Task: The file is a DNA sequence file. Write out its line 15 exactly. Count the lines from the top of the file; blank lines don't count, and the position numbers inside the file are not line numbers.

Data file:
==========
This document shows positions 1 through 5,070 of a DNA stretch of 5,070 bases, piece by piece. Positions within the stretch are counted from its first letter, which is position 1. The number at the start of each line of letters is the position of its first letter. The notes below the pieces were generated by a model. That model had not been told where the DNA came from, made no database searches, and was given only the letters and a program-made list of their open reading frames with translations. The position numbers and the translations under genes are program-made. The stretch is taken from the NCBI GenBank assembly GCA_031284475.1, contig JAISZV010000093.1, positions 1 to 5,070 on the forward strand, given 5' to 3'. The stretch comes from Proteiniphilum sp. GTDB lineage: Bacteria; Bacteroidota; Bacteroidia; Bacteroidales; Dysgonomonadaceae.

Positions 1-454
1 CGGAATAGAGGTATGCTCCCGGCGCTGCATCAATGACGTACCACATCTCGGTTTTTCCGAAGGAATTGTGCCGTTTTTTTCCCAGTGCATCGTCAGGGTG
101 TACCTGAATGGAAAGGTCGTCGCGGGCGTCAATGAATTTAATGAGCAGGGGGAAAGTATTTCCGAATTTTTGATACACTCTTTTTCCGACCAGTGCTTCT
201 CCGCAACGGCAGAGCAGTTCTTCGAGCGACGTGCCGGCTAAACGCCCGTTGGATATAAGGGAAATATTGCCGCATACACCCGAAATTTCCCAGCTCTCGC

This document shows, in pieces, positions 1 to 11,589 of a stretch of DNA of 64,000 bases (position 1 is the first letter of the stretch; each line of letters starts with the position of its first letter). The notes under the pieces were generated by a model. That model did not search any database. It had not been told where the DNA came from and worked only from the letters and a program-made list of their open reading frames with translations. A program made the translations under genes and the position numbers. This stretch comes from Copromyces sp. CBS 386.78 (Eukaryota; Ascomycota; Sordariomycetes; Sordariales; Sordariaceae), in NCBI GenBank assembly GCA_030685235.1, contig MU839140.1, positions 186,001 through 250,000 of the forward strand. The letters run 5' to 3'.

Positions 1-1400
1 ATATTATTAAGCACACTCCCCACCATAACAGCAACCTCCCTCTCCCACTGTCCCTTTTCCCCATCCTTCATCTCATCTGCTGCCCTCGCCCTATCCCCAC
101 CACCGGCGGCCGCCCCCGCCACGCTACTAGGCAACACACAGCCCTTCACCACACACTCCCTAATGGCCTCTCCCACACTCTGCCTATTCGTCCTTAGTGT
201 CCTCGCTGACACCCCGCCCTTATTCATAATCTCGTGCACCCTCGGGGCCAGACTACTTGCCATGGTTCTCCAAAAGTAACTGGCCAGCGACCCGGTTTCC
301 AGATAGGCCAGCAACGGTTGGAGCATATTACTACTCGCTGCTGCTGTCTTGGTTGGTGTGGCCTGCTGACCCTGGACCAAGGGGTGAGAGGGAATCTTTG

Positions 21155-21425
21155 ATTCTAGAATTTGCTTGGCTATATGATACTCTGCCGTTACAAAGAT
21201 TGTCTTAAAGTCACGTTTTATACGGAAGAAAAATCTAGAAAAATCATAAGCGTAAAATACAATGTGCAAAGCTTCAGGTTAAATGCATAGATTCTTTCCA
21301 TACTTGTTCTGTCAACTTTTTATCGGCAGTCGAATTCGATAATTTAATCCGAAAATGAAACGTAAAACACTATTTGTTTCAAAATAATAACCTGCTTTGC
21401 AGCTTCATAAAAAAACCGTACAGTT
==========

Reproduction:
21301 TACTTGTTCTGTCAACTTTTTATCGGCAGTCGAATTCGATAATTTAATCCGAAAATGAAACGTAAAACACTATTTGTTTCAAAATAATAACCTGCTTTGC